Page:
London businesses unprepared for climate change

23rd July 2015

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  • Business & Industry ,
  • Adaptation


Joseph Hudson

Few businesses in the capital have strategies to deal with the impact of climate change on their operations, overseas investments and international supply chains, according to a report by the London assembly economy committee.

The report highlights research by the CDP that found that 54% of FTSE 100 firms have no business adaptation strategy in place for climate change. A separate survey by the Federation of Small Business found that 60% of small and medium-sized businesses have no plan to deal with extreme weather conditions.

The capital’s status as a global city makes its economy increasingly vulnerable to climate change, says the report. Climate change will generate imported risks, such as the insurance sector, which is likely to increasingly pay for the damage wrought by climate-related events, overseas investment and international supply chains. It also faces heightened conventional risk, including flood, drought and heatwaves.

The committee recommends that adaptation to the indirect impacts of climate change should be integrated into the mayor’s economic development strategy, which it says currently does not occur. The strategy should consider the risk of impacts cascading through markets, supply chains and investments based in vulnerable regions, the report says.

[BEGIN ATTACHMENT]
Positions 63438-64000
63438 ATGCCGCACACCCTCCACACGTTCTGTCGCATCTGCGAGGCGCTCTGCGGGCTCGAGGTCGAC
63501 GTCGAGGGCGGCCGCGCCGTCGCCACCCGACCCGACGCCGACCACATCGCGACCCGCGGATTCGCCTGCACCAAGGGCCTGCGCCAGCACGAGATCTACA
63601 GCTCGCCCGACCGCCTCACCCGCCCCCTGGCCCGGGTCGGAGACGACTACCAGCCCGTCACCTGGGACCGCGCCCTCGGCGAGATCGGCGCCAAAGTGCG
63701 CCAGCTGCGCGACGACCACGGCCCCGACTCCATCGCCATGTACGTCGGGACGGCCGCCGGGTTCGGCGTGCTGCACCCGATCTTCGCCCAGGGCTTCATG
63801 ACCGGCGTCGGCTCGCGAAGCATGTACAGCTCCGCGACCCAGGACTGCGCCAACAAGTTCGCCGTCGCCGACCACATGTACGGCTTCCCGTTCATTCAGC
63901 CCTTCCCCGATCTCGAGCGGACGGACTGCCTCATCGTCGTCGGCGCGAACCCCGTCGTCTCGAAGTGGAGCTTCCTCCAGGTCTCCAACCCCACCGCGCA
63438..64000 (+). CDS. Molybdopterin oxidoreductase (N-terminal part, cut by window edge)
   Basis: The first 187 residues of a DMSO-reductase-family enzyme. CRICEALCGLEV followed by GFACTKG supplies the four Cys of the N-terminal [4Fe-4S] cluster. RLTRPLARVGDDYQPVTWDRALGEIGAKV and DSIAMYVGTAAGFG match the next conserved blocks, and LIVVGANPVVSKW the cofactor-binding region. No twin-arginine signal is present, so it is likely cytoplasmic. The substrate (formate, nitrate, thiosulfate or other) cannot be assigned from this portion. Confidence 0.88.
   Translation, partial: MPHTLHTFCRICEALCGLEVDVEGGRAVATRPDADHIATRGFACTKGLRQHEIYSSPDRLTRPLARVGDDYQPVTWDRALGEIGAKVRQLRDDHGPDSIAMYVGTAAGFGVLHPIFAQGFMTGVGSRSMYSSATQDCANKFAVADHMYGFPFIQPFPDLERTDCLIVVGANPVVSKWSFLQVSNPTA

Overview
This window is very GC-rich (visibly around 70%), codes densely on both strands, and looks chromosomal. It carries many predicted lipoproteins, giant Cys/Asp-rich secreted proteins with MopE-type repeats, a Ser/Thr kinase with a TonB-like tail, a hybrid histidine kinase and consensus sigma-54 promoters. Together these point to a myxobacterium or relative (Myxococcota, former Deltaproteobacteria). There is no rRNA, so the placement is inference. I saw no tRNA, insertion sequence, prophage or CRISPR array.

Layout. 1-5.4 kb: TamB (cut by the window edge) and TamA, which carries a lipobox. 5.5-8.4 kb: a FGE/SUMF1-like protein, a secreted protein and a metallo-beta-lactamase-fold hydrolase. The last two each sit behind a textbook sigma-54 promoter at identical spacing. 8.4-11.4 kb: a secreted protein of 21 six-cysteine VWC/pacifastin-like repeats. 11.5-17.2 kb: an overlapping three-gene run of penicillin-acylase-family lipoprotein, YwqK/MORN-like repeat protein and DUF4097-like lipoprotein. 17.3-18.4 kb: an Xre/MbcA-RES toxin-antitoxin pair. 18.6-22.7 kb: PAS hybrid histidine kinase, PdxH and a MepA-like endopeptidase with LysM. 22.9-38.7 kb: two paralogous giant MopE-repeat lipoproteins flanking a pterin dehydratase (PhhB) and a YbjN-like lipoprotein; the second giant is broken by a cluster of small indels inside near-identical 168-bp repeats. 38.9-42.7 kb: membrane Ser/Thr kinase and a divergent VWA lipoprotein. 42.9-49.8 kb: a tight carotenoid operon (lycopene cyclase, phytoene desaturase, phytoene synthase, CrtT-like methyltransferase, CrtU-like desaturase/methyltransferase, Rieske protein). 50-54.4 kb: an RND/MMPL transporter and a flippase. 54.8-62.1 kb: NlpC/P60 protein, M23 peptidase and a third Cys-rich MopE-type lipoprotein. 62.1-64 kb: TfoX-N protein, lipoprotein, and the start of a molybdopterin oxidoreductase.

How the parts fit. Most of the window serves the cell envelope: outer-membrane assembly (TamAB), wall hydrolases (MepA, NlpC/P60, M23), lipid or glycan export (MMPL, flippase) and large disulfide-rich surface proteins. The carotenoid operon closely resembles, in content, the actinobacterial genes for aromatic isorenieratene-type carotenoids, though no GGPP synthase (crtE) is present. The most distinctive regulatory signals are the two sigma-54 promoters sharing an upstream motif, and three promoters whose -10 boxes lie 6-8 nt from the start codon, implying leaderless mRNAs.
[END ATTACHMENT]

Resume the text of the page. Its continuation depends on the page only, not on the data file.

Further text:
The politicians also call on the London Climate Change Partnership, which brings together private and public sector organisations, to work with the economics team at the Greater London Authority and trade associations to map the major supply chain vulnerabilities of the city’s economy.

The report highlights the threat to the financial sector from fossil fuel investment. London’s stock market increased its exposure to carbon, particularly coal, by 7% between 2011 and 2013, according to analysis by the Grantham Research Institute and the Carbon Tracker Initiative.

The committee recommends that the mayor consider divesting from fossil fuels and invest instead in the green economy, for example, encouraging public-private partnerships to finance sustainable infrastructure projects under London’s 2050 infrastructure plan.

“Too little is being done to understand and prepare for the potential costs of climate change. London faces a great unknown when it comes to how our supply chains and economy will be hit by extreme weather events,” report author and former committee chair Jenny Jones said.

She pointed to the example of the 2011 floods in Thailand, which disrupted the supply of electrical and electronics components, such as circuit boards, and resulted in higher prices across the IT industry, including in London.


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